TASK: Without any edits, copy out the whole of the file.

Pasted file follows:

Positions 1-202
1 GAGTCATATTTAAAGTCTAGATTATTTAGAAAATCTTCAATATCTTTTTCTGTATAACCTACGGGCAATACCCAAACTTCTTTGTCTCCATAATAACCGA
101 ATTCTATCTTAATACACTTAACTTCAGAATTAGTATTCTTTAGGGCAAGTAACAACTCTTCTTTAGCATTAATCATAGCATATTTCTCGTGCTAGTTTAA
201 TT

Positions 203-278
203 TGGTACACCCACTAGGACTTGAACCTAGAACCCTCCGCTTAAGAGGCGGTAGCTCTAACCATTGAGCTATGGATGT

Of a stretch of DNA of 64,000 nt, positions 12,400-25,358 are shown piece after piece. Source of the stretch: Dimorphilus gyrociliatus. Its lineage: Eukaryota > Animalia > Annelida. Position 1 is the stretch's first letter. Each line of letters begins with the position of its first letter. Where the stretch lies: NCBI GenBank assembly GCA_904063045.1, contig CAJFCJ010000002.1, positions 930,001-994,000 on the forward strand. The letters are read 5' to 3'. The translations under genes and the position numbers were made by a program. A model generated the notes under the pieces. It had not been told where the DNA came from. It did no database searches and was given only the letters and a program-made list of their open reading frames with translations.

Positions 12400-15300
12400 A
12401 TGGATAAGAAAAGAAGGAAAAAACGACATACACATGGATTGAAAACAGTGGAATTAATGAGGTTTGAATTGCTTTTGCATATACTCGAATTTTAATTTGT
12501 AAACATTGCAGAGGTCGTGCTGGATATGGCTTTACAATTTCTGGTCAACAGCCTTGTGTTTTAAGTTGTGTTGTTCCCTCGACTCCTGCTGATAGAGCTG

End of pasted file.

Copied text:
Positions 1-202
1 GAGTCATATTTAAAGTCTAGATTATTTAGAAAATCTTCAATATCTTTTTCTGTATAACCTACGGGCAATACCCAAACTTCTTTGTCTCCATAATAACCGA
101 ATTCTATCTTAATACACTTAACTTCAGAATTAGTATTCTTTAGGGCAAGTAACAACTCTTCTTTAGCATTAATCATAGCATATTTCTCGTGCTAGTTTAA
201 TT

Positions 203-278
203 TGGTACACCCACTAGGACTTGAACCTAGAACCCTCCGCTTAAGAGGCGGTAGCTCTAACCATTGAGCTATGGATGT

Of a stretch of DNA of 64,000 nt, positions 12,400-25,358 are shown piece after piece. Source of the stretch: Dimorphilus gyrociliatus. Its lineage: Eukaryota > Animalia > Annelida. Position 1 is the stretch's first letter. Each line of letters begins with the position of its first letter. Where the stretch lies: NCBI GenBank assembly GCA_904063045.1, contig CAJFCJ010000002.1, positions 930,001-994,000 on the forward strand. The letters are read 5' to 3'. The translations under genes and the position numbers were made by a program. A model generated the notes under the pieces. It had not been told where the DNA came from. It did no database searches and was given only the letters and a program-made list of their open reading frames with translations.

Positions 12400-15300
12400 A
12401 TGGATAAGAAAAGAAGGAAAAAACGACATACACATGGATTGAAAACAGTGGAATTAATGAGGTTTGAATTGCTTTTGCATATACTCGAATTTTAATTTGT
12501 AAACATTGCAGAGGTCGTGCTGGATATGGCTTTACAATTTCTGGTCAACAGCCTTGTGTTTTAAGTTGTGTTGTTCCCTCGACTCCTGCTGATAGAGCTG